Many people are unaware that the majority of transwomen still have male genitalia and that their most frequent sexual behaviour is to use their penises insertively into women’s vaginas. Regardless of whether or not they identify as women, these are sex-based realities, and females ought to have a sex-based right not to change, shower, or use the toilet with penises. There is no valid reason that these safe spaces ought to be based around gender instead of sex.
Women’s Diversity-Based Rights
What is unique about women?
Until now, women’s rights have been protected in the Human Rights Code under “sex”. By adding “gender” and making gender undefinable, Bill C-16, perhaps unintentionally, undermines all diversity-based women’s rights. Women’s rights can be divided into two spheres; those which relate to equality and those which relate to diversity. Equality-based rights include the right to vote and the right to equal pay for equal work. Equality-based rights recognize women as persons.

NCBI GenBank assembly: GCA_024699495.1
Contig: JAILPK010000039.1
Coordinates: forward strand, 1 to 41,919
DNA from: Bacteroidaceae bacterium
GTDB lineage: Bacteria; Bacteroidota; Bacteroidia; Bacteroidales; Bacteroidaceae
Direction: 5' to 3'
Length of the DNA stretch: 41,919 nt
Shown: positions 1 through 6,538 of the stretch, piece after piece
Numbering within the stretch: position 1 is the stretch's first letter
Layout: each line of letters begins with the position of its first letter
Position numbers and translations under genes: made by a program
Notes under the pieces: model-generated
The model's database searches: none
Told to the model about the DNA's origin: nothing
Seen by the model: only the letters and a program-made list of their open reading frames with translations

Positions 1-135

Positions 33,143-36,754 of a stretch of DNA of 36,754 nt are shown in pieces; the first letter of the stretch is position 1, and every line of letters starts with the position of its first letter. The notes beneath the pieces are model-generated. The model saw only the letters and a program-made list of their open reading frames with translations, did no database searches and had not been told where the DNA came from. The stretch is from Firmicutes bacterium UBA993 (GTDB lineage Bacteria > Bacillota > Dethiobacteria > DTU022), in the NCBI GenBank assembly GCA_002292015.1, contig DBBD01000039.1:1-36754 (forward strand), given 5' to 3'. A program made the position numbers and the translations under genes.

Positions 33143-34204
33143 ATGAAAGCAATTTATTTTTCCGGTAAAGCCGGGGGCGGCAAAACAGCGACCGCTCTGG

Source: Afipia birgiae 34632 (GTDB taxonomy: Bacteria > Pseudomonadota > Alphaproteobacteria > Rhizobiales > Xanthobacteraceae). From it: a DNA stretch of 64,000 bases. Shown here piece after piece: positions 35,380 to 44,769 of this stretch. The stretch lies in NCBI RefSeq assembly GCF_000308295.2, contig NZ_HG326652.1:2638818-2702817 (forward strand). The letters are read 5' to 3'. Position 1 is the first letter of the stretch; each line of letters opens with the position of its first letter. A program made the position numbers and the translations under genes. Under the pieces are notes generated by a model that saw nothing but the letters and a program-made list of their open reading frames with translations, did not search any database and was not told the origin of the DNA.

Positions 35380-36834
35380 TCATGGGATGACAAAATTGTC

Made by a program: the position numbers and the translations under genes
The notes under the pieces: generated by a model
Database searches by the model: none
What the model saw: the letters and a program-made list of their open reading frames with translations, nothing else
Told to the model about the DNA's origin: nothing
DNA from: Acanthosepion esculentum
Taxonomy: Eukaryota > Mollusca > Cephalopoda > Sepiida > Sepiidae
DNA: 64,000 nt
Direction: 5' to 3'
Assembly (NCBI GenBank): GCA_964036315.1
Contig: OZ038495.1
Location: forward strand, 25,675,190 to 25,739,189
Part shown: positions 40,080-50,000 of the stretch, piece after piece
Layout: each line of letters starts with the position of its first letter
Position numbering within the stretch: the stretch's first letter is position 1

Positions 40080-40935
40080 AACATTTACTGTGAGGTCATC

Diversity-based rights pertain to those things which are unique to women– menstruation, pregnancy, childbirth, breastfeeding, and physically diminutive stature and strength. Diversity-based rights recognize women as women. So, for instance, women’s sports exist partly to give opportunity for women to play which would not be afforded if they played with physically larger, taller, stronger, and usually faster, men. By allowing biologic males who identify as women to play with females, females will lose opportunities to play: roster spots, podium placements, and scholarship opportunities. Women’s sports are a sex-based diversity right.